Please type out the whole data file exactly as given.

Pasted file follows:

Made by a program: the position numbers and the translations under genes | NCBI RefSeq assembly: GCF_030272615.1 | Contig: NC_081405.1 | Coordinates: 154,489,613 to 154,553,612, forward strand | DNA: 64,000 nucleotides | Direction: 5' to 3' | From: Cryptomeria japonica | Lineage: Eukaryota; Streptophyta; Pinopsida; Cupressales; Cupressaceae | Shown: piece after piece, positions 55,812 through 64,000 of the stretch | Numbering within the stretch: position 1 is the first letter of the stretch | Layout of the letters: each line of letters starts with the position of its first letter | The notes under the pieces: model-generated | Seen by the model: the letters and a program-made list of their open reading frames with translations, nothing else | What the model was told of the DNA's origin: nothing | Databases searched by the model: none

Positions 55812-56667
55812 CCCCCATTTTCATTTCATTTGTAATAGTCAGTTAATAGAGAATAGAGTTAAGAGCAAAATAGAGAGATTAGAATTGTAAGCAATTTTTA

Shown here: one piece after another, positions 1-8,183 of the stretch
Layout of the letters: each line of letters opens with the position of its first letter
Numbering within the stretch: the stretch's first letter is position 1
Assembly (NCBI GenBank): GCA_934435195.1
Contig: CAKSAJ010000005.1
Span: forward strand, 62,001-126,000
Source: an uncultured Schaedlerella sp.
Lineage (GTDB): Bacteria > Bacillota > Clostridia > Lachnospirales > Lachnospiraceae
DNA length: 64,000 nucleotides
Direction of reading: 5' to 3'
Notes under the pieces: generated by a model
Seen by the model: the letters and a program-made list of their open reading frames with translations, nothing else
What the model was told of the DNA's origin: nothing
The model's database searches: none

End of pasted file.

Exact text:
Made by a program: the position numbers and the translations under genes | NCBI RefSeq assembly: GCF_030272615.1 | Contig: NC_081405.1 | Coordinates: 154,489,613 to 154,553,612, forward strand | DNA: 64,000 nucleotides | Direction: 5' to 3' | From: Cryptomeria japonica | Lineage: Eukaryota; Streptophyta; Pinopsida; Cupressales; Cupressaceae | Shown: piece after piece, positions 55,812 through 64,000 of the stretch | Numbering within the stretch: position 1 is the first letter of the stretch | Layout of the letters: each line of letters starts with the position of its first letter | The notes under the pieces: model-generated | Seen by the model: the letters and a program-made list of their open reading frames with translations, nothing else | What the model was told of the DNA's origin: nothing | Databases searched by the model: none

Positions 55812-56667
55812 CCCCCATTTTCATTTCATTTGTAATAGTCAGTTAATAGAGAATAGAGTTAAGAGCAAAATAGAGAGATTAGAATTGTAAGCAATTTTTA

Shown here: one piece after another, positions 1-8,183 of the stretch
Layout of the letters: each line of letters opens with the position of its first letter
Numbering within the stretch: the stretch's first letter is position 1
Assembly (NCBI GenBank): GCA_934435195.1
Contig: CAKSAJ010000005.1
Span: forward strand, 62,001-126,000
Source: an uncultured Schaedlerella sp.
Lineage (GTDB): Bacteria > Bacillota > Clostridia > Lachnospirales > Lachnospiraceae
DNA length: 64,000 nucleotides
Direction of reading: 5' to 3'
Notes under the pieces: generated by a model
Seen by the model: the letters and a program-made list of their open reading frames with translations, nothing else
What the model was told of the DNA's origin: nothing
The model's database searches: none